George Osborne at Liverpool2

Industry gloomy over Autumn Statement

Widespread disappointment about business rates led the property and business community's reaction to George Osborne's pre-Budget report.

David Cowie, Senior Director at CBRE North West commented: "It is clear that the changes proposed by Mr Osborne won't result in a dramatic improvement to the situation faced by businesses. Our analysis [table below] shows today's cap amounts to little more than a token gesture, which will have little material impact on small businesses.

Example rateable value

Annual savings impact of Autumn Statement to ratepayer. Source: CBRE













"We, like many others, were hoping for a business rates freeze, it is also disappointing that the government continue to ignore calls to reintroduce the 2015 revaluation. The retail sector and small businesses in general needs a confidence injection, instead the 2% cap is a shot that won't improve the high street's health. The government has missed a golden opportunity to help the already squeezed retailers in England and Wales.

"Current 2010 rateable values are based upon rents achieved in April 2008. In what would be a significant U-turn the government should reintroduce the 2015 revaluation. This would hardly be considered radical but would demonstrate an understanding of the difficulties being created by a system based upon historic rental levels. A revaluation would see rateable values become more representative of the local rental market. We are aware of situations where a business rates liability exceeds the rent payable. Levels of business rates are prohibiting business expansion and doing nothing for our ailing high streets, this will continue despite Mr Osborne's statement."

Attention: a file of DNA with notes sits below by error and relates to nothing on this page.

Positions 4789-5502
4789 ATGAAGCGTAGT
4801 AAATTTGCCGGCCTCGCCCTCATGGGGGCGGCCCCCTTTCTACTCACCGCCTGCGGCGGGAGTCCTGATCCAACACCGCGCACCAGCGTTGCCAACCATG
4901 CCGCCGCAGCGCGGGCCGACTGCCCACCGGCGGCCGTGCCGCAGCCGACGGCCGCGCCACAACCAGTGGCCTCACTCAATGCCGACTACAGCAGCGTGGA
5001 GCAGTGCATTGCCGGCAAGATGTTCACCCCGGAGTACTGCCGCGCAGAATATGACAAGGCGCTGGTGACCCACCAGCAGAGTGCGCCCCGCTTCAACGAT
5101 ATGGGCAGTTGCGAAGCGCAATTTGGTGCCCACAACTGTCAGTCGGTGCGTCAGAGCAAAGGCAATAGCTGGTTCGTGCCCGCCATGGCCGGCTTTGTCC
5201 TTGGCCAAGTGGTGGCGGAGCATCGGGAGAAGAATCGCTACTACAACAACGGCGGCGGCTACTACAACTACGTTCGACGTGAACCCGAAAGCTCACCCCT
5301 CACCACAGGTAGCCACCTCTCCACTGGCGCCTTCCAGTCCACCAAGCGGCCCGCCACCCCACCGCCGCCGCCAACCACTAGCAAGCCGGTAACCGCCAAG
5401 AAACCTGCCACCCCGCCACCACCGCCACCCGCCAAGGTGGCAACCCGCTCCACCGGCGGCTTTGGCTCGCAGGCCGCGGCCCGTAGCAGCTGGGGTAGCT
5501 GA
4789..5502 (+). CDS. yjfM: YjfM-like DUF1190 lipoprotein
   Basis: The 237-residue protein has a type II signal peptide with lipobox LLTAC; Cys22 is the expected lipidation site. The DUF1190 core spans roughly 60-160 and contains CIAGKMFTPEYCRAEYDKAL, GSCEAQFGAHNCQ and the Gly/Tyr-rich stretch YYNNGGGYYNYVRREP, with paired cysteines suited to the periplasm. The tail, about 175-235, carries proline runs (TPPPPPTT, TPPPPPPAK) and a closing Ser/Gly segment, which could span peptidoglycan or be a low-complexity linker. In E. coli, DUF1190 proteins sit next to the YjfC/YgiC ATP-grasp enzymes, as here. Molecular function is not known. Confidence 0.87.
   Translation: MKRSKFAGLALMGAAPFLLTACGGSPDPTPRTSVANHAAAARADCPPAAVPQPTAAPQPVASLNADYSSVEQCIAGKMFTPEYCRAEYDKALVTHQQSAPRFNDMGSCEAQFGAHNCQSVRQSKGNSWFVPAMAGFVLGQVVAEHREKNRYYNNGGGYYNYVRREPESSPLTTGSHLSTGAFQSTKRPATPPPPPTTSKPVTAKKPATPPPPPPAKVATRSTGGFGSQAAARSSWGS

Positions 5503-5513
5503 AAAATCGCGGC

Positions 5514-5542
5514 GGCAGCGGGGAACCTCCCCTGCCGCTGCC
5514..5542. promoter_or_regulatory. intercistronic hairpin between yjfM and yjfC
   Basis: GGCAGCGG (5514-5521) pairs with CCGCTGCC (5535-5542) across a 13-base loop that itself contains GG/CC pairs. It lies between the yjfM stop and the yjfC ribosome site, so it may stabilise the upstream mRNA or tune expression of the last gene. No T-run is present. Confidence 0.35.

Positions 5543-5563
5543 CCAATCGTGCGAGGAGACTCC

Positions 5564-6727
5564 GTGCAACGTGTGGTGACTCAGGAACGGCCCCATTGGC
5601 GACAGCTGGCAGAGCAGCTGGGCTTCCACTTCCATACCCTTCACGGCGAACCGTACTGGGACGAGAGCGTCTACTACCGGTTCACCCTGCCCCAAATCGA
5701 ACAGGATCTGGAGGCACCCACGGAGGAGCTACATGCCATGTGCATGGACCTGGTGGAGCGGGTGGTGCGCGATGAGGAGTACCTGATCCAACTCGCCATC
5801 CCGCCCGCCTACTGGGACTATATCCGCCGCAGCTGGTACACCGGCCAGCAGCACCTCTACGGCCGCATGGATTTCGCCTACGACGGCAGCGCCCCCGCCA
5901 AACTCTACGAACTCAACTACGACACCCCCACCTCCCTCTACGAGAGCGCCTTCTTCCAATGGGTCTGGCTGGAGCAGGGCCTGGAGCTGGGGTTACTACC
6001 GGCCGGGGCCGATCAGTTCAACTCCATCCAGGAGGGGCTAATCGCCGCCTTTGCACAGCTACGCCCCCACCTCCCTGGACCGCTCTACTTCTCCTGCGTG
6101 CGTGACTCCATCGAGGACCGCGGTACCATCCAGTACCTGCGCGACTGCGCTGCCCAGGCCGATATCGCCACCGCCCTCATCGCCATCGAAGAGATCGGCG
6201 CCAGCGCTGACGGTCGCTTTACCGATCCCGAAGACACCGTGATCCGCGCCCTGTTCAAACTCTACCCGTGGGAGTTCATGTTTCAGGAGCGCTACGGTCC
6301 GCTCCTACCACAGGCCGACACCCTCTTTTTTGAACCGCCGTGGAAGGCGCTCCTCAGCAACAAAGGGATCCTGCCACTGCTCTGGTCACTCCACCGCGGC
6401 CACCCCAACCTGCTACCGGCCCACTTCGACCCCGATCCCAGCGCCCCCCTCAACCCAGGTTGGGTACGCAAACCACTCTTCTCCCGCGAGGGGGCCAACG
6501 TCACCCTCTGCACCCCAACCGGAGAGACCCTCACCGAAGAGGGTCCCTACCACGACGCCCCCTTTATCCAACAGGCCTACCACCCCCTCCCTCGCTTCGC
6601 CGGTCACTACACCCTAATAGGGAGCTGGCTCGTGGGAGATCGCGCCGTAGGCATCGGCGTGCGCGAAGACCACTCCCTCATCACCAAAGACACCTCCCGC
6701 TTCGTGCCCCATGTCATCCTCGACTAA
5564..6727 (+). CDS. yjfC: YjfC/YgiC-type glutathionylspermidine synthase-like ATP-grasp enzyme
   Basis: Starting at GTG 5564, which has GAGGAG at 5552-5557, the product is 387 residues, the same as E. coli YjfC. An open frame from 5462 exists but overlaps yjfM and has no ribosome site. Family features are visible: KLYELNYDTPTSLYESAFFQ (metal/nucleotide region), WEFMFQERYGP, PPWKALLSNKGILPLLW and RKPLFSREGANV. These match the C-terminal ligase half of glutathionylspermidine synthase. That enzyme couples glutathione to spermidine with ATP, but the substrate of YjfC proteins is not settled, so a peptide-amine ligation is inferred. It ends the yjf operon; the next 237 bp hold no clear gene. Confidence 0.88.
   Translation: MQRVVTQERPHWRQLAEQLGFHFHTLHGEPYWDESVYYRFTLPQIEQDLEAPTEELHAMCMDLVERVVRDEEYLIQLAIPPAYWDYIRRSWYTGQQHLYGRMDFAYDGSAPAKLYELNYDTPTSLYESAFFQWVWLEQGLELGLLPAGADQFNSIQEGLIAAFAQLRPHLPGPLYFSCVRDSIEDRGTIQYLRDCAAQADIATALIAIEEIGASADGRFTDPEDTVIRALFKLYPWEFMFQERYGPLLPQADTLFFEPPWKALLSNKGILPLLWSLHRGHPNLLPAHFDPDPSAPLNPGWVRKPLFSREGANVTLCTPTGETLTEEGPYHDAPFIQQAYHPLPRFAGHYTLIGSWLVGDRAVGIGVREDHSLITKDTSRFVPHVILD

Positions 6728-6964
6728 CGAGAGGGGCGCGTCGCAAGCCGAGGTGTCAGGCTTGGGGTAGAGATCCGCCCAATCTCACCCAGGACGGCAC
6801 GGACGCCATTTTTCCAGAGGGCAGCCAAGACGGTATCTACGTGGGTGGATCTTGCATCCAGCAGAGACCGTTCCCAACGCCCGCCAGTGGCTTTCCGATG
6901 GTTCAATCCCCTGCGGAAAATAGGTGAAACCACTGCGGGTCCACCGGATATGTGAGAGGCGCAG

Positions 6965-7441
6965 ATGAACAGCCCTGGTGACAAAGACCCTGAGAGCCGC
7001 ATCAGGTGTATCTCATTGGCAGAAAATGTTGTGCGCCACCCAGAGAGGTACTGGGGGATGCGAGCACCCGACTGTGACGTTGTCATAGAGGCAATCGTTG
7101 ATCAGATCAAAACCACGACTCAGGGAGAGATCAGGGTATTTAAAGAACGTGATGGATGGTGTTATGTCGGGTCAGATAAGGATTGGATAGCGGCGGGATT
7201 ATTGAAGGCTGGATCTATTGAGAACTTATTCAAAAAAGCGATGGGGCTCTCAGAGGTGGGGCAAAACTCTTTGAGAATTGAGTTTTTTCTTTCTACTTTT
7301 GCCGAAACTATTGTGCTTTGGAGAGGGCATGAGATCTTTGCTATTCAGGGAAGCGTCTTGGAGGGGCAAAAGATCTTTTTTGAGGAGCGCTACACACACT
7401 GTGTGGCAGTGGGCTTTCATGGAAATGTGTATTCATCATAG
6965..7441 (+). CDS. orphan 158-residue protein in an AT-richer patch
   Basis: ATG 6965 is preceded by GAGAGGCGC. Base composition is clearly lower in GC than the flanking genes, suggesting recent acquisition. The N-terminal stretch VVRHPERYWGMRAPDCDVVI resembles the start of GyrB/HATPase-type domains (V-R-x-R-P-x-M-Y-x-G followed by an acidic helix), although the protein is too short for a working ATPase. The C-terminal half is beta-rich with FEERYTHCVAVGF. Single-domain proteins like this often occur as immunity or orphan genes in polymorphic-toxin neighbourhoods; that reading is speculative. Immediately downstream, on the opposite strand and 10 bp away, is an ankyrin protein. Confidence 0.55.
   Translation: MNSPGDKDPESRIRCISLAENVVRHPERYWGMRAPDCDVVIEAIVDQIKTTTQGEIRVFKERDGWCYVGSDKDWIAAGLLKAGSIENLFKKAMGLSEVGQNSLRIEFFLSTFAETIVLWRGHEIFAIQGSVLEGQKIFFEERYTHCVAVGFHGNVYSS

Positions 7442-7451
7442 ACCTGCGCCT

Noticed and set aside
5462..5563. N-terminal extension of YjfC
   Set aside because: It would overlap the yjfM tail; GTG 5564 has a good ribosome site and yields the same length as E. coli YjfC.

David Lathwood, director of English and Welsh regions at Jones Lang LaSalle, said, on the introduction of capital gains tax to foreign sellers of UK homes: "Like many populist political measures, the economic reasoning behind this decision is far from sound. Overseas capital plays a vital role in helping developers secure finance to get schemes to go ahead. Manchester in particular has emerged as a hot destination for Far East investment into UK real estate, which is in turn helping to bring forward new schemes in the city that provides housing for UK residents."

Lathwood on the business rates cap: "While this will be welcome news to many of the North West's high streets, it stops well short of what's really required – a full overhaul of an outdated system that currently values Rochdale town centre's business rates more than those of Harrods. The economy is performing well but many small retailers and struggling major chains are yet to feel the benefit. The current business rate system is a massive handicap."

Robert Hayton, national head of empty rates at Altus Edwin Hill commented: "The Government has failed to deliver a statement that makes any real impact to business. In capping the increase on business rates at 2%, the Chancellor has merely set the rate at the Government's inflationary target, which it has failed to meet. A capped increase, but still an increase where none is justified.

Adam Burke, director, rating at the North West office of Colliers International in Manchester, said: "The Autumn Statement is the Coalition's attempt to grab headlines without substance in the hope British business won't value what the cap actually means. We have been lobbying to highlight the issue of compound interest and whilst we are grateful that Osborne has capped the increase in business rate costs, the underlying problems remain; empty rate charges, the postponement of the 2015 revaluation and uncertainty for small business as to whether or not they'll receive on-going rate relief for anything longer than a 12 month window.